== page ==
Venezuela has slashed six zeroes from its inflation-ravaged currency, the bolivar. The measure is aimed at simplifying the monetary scale amid skyrocketing prices and a sluggish economy.
On Friday, the South American nation's central bank redenominated a million bolivars as one bolivar.
Political rifts have plunged Venezuela into a prolonged period of hyperinflation. Opposition forces say the rate in August was an annualized 1,743 percent.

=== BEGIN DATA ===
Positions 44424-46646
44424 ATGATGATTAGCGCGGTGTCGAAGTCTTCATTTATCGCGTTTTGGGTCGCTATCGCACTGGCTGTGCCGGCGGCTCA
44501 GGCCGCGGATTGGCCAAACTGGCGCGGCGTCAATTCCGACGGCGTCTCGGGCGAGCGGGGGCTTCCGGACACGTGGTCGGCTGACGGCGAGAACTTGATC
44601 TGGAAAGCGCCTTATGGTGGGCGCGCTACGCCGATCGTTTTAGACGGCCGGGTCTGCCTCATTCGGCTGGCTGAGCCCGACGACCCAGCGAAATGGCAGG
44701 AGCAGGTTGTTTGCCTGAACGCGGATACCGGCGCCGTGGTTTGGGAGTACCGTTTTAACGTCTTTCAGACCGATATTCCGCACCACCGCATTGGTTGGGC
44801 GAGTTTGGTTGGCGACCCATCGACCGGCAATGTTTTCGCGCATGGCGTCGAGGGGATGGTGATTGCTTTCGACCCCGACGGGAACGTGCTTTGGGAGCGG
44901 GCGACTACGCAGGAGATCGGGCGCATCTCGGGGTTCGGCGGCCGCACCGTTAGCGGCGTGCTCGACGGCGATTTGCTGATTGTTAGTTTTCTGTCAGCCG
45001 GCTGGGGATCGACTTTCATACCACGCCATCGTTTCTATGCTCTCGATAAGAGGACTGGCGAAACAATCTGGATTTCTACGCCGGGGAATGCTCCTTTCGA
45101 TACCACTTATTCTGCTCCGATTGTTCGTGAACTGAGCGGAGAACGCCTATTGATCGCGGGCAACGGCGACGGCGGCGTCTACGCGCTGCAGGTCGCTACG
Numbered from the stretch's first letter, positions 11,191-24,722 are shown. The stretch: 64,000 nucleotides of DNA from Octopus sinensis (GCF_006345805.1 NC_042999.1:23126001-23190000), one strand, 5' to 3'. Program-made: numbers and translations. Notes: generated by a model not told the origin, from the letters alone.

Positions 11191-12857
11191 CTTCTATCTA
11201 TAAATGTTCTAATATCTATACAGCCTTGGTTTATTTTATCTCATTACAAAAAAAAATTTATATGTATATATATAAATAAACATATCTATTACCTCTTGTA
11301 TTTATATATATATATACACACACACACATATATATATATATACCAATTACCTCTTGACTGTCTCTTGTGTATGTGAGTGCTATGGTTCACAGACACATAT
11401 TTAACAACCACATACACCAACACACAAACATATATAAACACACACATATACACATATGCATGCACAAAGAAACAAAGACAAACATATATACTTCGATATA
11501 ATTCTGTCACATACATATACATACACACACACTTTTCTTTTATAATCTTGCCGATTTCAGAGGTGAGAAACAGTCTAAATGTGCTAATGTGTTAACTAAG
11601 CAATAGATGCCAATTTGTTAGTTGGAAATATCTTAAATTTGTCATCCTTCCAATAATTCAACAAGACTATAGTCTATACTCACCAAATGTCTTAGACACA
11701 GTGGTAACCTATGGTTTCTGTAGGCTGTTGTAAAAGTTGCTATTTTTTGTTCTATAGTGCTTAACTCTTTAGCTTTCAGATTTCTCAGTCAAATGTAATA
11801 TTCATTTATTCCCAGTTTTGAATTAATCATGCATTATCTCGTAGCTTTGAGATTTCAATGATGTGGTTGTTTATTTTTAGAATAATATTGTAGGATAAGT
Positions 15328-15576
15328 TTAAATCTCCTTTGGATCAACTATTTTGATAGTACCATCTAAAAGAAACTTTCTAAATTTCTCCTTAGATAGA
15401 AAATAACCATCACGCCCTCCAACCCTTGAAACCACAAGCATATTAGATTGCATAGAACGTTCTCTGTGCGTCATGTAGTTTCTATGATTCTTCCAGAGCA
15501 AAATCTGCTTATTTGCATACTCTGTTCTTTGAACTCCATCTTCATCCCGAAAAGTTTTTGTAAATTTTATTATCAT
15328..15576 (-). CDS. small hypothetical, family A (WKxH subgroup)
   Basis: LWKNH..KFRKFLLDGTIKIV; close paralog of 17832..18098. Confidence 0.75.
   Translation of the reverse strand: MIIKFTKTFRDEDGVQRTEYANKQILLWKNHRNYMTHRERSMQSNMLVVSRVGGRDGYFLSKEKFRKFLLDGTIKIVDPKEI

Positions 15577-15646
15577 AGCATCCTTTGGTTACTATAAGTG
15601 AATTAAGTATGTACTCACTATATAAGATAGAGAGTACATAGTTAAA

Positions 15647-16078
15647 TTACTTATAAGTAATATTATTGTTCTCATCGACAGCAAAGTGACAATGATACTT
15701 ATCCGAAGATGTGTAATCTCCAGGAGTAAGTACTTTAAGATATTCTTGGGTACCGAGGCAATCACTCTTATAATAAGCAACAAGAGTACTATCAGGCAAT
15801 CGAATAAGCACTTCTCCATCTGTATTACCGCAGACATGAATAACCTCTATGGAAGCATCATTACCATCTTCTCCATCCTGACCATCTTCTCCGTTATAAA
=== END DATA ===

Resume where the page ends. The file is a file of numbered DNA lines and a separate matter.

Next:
The country has already slashed three zeroes from the bolivar in 2008, and five more in 2018. But its value has not stopped falling. Many people use the US dollar for day-to-day purchases.
Some local experts question the effectiveness of redenomination. They say the government lacks specific economic and monetary measures to tackle the problem.
The coronavirus has compounded Venezuela's economic hardship. The country once thrived on oil production, but many people are now living in poverty.